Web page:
Token lock-up is common across popular proof-of-stake chains. Token lockup is a risk because of the opportunity cost involved. You may be unable to liquidate your position. You may want to opt into a compelling DeFi opportunity. A market crash could happen, yet your tokens would remain inaccessible. Lock-ups can range from days (with Solana) to months or longer (with Ethereum 2.0), depending on the protocol.

Fortunately, some solutions offer liquidity for locked-up tokens. Lido offers a compelling liquidity solution for Ethereum 2.0 and Solana. Meanwhile, Acala (a parachain of Kusama) offers liquidity across Polkadot and Kusama. This liquidity allows users to participate in DeFi, without sacrificing their staking rewards Acala achieves this with the help of Blockdaemon. Liquidity is the lifeblood of DeFi, making these solutions extremely useful.

MEW works with Blockdaemon to protect users

Ever since Bitcoin’s inception, those in the crypto industry have raised concerns over its ever-increasing energy usage. This criticism stood against a backdrop of increasing global concern around climate change. Proof-of-stake offers a compelling alternative.

Proof-of-stake is radically egalitarian. As a proof-of-stake participant, you can:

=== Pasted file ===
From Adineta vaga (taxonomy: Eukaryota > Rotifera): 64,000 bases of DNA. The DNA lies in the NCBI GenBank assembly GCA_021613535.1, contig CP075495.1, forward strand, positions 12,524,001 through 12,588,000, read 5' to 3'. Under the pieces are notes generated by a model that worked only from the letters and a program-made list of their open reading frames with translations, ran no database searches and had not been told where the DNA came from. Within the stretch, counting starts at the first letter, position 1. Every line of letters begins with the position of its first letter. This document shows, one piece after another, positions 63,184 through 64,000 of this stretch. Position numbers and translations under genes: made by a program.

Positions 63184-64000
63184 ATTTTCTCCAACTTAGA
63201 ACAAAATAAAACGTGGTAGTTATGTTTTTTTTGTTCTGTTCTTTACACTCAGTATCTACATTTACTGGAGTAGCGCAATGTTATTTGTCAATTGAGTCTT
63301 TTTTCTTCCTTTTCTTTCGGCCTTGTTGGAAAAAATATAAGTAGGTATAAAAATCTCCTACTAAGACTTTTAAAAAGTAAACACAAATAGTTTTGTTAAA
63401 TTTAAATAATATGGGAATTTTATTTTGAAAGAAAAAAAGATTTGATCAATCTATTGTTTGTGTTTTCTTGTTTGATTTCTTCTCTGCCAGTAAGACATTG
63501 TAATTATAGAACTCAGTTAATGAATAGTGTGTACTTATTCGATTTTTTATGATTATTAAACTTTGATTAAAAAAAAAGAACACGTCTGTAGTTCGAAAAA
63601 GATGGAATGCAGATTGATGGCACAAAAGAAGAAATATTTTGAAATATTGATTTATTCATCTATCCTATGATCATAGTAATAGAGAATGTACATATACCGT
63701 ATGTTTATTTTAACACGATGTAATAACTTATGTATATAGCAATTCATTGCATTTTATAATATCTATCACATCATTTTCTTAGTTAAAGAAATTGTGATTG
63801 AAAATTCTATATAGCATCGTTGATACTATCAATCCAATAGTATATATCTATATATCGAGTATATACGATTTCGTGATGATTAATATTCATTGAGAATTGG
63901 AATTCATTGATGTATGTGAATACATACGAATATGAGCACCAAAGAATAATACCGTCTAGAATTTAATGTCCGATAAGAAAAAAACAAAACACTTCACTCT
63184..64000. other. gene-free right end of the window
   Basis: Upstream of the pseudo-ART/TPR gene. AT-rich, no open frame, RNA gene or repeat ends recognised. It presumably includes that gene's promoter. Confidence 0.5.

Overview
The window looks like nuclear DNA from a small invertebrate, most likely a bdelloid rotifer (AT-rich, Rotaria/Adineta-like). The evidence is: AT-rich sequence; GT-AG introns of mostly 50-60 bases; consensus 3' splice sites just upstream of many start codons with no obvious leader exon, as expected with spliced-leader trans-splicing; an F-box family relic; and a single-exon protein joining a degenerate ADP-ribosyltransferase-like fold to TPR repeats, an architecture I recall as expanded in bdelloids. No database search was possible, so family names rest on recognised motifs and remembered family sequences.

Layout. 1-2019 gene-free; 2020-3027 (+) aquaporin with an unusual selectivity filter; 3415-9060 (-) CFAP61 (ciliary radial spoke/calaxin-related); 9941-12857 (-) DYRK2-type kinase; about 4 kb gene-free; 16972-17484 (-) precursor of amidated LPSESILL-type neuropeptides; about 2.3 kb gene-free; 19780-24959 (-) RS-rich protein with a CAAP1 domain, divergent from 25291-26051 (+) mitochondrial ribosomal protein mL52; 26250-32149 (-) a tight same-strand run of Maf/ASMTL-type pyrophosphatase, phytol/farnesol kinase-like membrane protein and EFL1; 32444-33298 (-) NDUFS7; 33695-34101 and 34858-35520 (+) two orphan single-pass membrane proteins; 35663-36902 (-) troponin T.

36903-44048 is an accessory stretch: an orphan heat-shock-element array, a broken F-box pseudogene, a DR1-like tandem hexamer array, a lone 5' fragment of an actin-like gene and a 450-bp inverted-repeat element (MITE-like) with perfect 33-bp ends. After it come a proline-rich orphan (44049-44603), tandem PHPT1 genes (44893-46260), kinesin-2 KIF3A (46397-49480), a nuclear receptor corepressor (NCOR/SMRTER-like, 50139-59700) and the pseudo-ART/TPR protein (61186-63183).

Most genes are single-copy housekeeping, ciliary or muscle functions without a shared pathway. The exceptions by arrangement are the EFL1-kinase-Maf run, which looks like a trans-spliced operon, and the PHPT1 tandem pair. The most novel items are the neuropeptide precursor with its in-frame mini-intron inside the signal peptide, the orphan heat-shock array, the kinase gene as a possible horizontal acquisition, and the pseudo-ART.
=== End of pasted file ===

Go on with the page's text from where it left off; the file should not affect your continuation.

• Help decide who mints blocks in the chain (i.e. delegation on Ethereum 2.0)
  • Vote on governance proposals (i.e. voting on Cardano)
  • Support innovative projects (i.e. parachain auctions on Polkadot)

These responsibilities bring rewards. Active participation in staking, voting, and supporting innovative projects can often be rewarded by the native crypto token. However, these opportunities also bring risk.

That’s why MEW works with trusted partners like Blockdaemon to help protect users’ assets. Blockdaemon hosts over 10,000 nodes for some of the biggest blockchain companies and is 100% insured.

SKALE staking in MEW wallet app iOS only takes a few steps.
Download the app if you don’t already have it installed.
Buy ETH and/or swap for SKL tokens.

Go to the Earn tab to start staking SKL!